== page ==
Comparative Constitutional Design Seminar Detailed Reading Syllabus Fall 2008 Professor Eric C. Christiansen

Thursday, August 21, 2008 1. A Touch of Constitutional Theory I: What are Constitutions? Read pp.1*-9*, “Constitutionalism,” Stanford Encyclopedia of Philosophy [R1] Read pp. 1-16, 39-47 Comparative Constitutionalism, Dorsen, et al. eds. [R1] Read pp. 3-12, “Constitutions, Constitutionalism and Democracy,” in Constitutionalism & Democracy, Douglas Greenberg, et. al, eds. [R1] Read Part I (Constitutions as Precommitment Strategies) in “Constitutionalism and Secession,” 58 U. Chi. L. Rev. 633, 636-43. [R1] After class, you may sign-up for in-class presentation dates on TWEN.

Thursday, August 28, 2008

2. A Touch of Constitutional Theory II: Constitution-Making

Print & Read, “Forces and Mechanisms in the Constitution-Making Process,” Jon Elster, 45 Duke L. J.

364 (1995). Read pp. 111-22, Chap. 3: “Constitution-Making” in Prospects for Constitution-Making in Post- Communist Countries, Levent Gonenc. [R1] Read pp. 303-320, Ackerman and Jacobsohn excerpts from Comparative Constitutional Law, Jackson & Tushnet, eds. [R1]

Thursday, September 4, 2008

3. Popular Power: What Role for the People in the Drafting Process?

Read 290-96, “Consent and Legitimacy,” in Comparative Constitutional Law, Jackson & Tushnet, eds.


Read “Forging a Democratic Constitution: Transparency and Participation in the 1998 Albanian Constitutional Process,” Carlson & Inman for the Internet Forum on Conflict Prevention. [R1] Read pp. 239-250, Chapter 13: “The Public Participation Process,” in The Soul of a Nation, Hassan Ebrahim. [R1] Print & Read “Designing a Constitution-Drafting Process: Lessons from Kenya,” 116 Yale L. J. 1824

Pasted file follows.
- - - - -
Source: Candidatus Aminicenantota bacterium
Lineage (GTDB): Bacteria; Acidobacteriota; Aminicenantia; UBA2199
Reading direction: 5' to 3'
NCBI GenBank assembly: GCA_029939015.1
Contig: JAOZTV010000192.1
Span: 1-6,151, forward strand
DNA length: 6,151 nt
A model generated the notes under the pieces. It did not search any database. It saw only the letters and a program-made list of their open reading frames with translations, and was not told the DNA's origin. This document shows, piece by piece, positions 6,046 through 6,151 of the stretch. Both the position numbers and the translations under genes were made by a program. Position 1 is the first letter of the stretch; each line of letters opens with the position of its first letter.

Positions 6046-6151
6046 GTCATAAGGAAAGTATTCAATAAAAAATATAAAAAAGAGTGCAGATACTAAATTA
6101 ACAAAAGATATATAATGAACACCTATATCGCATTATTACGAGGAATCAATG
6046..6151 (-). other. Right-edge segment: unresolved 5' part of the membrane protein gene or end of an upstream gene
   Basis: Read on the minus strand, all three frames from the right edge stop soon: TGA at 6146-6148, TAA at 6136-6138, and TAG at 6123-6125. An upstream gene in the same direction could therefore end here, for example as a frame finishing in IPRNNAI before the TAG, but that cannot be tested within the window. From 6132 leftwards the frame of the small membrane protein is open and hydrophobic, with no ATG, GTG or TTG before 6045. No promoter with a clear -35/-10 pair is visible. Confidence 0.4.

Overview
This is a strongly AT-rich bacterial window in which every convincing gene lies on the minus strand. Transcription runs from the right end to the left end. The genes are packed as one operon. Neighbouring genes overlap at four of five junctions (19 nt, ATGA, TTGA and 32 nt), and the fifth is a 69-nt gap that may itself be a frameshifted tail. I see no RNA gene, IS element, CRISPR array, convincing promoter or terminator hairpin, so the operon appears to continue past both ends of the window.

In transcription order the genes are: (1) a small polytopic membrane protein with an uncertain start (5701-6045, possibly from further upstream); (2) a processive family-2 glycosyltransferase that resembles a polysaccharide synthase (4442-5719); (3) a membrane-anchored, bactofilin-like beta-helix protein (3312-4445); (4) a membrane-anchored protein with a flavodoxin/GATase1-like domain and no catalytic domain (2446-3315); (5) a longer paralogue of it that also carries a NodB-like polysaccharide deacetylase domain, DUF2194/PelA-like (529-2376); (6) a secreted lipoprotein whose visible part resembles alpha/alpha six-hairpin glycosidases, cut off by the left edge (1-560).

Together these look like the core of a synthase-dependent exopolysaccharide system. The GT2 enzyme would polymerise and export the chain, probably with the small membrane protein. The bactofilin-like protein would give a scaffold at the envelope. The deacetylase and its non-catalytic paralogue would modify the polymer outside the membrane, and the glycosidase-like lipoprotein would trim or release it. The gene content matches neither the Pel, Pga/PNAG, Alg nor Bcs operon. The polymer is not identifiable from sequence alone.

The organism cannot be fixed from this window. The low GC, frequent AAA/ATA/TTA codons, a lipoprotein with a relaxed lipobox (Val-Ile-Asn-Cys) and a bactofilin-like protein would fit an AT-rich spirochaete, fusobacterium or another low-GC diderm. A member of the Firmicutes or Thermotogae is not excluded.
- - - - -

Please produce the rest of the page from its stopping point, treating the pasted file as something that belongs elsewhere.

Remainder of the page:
* Sunday, September 7, 2008 Post preliminary paper topic and brief description of your proposal (50-100 words) to course website.

Thursday, September 11, 2008

4. Invention: The United States (and England) as Model (and anti-model) for Constitution-

Making Read pp. 8-18, “The Origins of the U.S. Constitution,” in Constitutional Law, Stone, et. al., eds.[R1] Read pp. 3-33, “In the Beginning,” in America’s Constitution: A Biography, Akhil R. Amar. [R1] Read pp. 365-79, “Constitutionalism without a Constitution,” from Comparative Constitutional Law, Jackson & Tushnet, eds. [R1] Read pp. 30-39, “Written vs. Unwritten Constitutions,” in Comparative Constitutionalism, Dorsen, et al. eds. [R1]

Thursday, September 18, 2008

5. Post-Conflict: Germany (and Japan) as Models

Read pp. 8-32, “Introduction,” in The Constitution of the Federal Republic of Germany, David P. Currie

(1994). [R1] Read pp. 191-205, “Constitutional Law – Origins,” in The Japanese Legal System, Milhaupt, et. al, eds. (2006). [R1] Print & Read “Imposed Constitutionalism,” 37 Conn. L. Rev. 857 (2005)

The following assignments will be included in READER 2 [R2]:

Thursday, September 25, 2008

6. Transformation: South Africa as Model